It follows that the score will be below 100 if the RMSD for the common inflation is lower than the traditional core inflation and above 100 otherwise. The lower the score, the better the predictive performance of common inflation over traditional core inflation at each $h$ horizon. Figure 8 presents the resulting forecast power scores for different countries.

##### Figure 8. Power of common inflation in forecasting headline inflation

For Canada, the UK, and Japan, the forecast power score stays below 100 for all forecast horizons, indicating a better performance for common inflation than traditional core. For every country except Japan, the forecast power sees a performance peak at around the two-year mark. Canada performs the best of all the countries at the one-year mark while the UK outperforms the other three at the two-year mark. Japan has relatively consistent performance until the three-year mark, where it sees a substantial boost in forecast power. As for the euro area, we see a crucial trough at the two-year mark, indicating that although it oscillates around the 100-mark threshold, it holds valuable forecasting power over the conventional core inflation.

Again, an important benchmark is the comparison of our Canada common inflation and the BoC's CPI-Common inflation. Our proposed measure performs as good or marginally better than the BoC's version for every forecast horizon.

For the emerging market economies, we see that the score shows strong forecasting performance in comparison to core for Mexico for all forecast horizons, peaking around 18 months. It also shows substantial gains for Brazil starting after 20 months. The forecast power of common inflation is undistinguishable or marginally lower than core inflation for Brazil in the short-term.

#### 6. Conclusion

In this note we present common inflation measures for selected advanced and emerging economies free of temporary factors and measurement errors. The proposed series are less volatile and better represent underlying inflationary forces than traditional core inflation measures. Common inflation is a powerful tool for inflation evaluation since it prevents researchers and policymakers from misleadingly interpreting short-term, temporary fluctuations as structural inflationary movements. It also provides an accurate medium-term forecast for headline inflation once the temporary factors dissipate. Anecdotally, common inflation correctly indicated that a large part of the deflationary pressures at the onset of the COVID-19 pandemic was temporary and mostly reverted by the early months of 2021.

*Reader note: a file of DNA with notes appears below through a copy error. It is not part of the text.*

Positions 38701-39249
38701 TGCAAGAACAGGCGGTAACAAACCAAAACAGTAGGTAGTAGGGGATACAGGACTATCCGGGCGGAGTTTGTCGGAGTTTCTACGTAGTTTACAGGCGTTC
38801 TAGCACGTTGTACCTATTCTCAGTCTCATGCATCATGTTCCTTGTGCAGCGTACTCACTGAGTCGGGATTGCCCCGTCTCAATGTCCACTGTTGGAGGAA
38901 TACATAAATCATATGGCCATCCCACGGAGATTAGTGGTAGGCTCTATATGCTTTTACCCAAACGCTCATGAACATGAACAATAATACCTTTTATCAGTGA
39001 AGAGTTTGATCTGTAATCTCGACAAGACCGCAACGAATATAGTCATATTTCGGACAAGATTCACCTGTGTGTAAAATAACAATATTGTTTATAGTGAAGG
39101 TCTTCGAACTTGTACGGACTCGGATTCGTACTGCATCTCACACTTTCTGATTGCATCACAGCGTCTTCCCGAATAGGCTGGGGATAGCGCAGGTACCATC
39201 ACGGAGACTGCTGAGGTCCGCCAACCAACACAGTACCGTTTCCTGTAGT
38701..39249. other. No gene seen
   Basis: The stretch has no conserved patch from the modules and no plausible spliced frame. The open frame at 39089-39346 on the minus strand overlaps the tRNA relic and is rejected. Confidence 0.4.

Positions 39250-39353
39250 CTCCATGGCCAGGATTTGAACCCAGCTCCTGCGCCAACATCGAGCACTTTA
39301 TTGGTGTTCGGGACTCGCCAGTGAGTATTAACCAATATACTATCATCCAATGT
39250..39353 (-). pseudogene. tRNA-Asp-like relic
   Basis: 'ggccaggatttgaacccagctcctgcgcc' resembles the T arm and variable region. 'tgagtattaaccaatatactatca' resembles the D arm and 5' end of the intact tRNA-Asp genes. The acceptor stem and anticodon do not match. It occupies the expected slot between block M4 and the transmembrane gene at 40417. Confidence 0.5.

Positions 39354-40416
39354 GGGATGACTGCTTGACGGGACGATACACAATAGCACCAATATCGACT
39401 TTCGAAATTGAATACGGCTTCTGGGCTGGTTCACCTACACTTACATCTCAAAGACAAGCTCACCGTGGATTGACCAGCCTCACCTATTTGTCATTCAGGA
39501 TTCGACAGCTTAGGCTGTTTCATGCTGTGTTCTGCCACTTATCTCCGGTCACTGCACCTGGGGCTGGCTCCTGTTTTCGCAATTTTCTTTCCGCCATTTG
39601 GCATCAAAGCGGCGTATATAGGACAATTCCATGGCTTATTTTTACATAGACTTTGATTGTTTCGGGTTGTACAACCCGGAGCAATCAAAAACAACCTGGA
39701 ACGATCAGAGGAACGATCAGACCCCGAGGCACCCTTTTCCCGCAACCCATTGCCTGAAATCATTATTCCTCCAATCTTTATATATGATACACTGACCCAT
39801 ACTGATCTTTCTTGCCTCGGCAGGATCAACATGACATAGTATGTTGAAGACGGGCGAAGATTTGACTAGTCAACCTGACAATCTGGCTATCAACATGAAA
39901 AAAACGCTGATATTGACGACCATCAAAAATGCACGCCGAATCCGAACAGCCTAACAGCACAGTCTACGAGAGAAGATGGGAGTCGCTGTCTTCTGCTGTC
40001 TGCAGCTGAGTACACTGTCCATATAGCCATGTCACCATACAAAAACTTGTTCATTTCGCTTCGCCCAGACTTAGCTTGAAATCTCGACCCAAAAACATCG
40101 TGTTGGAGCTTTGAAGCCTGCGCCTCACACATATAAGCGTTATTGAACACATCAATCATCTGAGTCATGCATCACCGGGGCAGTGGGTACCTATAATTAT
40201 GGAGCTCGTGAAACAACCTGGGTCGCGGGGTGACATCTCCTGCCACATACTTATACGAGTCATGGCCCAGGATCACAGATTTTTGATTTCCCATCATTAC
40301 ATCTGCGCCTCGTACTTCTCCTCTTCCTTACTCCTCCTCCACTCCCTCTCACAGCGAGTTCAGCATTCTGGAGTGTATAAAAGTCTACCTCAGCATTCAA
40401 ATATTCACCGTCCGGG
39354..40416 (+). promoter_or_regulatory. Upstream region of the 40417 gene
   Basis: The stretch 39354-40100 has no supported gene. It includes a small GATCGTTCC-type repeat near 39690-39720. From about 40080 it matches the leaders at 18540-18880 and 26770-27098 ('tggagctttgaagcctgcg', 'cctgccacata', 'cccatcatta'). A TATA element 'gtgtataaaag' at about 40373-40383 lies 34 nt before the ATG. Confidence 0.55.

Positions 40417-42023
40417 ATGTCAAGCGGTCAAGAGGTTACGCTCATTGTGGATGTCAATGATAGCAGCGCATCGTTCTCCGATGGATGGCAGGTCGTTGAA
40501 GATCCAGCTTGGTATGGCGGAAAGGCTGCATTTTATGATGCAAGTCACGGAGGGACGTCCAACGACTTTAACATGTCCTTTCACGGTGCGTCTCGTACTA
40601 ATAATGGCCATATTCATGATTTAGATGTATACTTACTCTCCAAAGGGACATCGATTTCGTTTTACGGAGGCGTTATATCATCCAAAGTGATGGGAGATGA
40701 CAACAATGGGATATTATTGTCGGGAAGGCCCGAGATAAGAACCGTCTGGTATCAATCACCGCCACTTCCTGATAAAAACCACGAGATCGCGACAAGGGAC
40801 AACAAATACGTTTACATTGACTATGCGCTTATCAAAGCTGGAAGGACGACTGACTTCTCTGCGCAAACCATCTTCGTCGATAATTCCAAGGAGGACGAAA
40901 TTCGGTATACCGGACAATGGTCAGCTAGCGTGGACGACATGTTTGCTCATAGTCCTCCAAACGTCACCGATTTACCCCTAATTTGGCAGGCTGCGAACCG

#### 7. References

Khan, M., Morel, L., & Sabourin, P. (2013). "The Common Component of CPI: An Alternative Measure of Underlying Inflation for Canada," Staff Working Papers 13-35. Bank of Canada.

Luciani, M. (2020). "Common and idiosyncratic inflation," Finance and Economics Discussion Series 2020-024. Washington: Board of Governors of the Federal Reserve System, https://doi.org/10.17016/FEDS.2020.024.

1. We thank Shaghil Ahmed, Harun Alp, Giuseppe Fiori, Joaquín García-Cabo, Anna Lipińska, Matteo Luciani, Andrea De Michelis, Hyunseung Oh, Musa Orak, Andrea Raffo, Patrice Robitaille, Samer Shousha, Mariano Somale, and Thiago Teixeira Ferreira for comments and suggestions. Return to text

2. We implement the DFM with four lags in the factor transition equation along with no factor lags in the observation equation for the common component. Return to text

3. The DFM is applied to data starting on January 1st of: 1996 for the Euro area, 1993 for the UK, 2000 for Japan, 1990 for Canada, 2010 for Mexico, and 2007 for Brazil. Return to text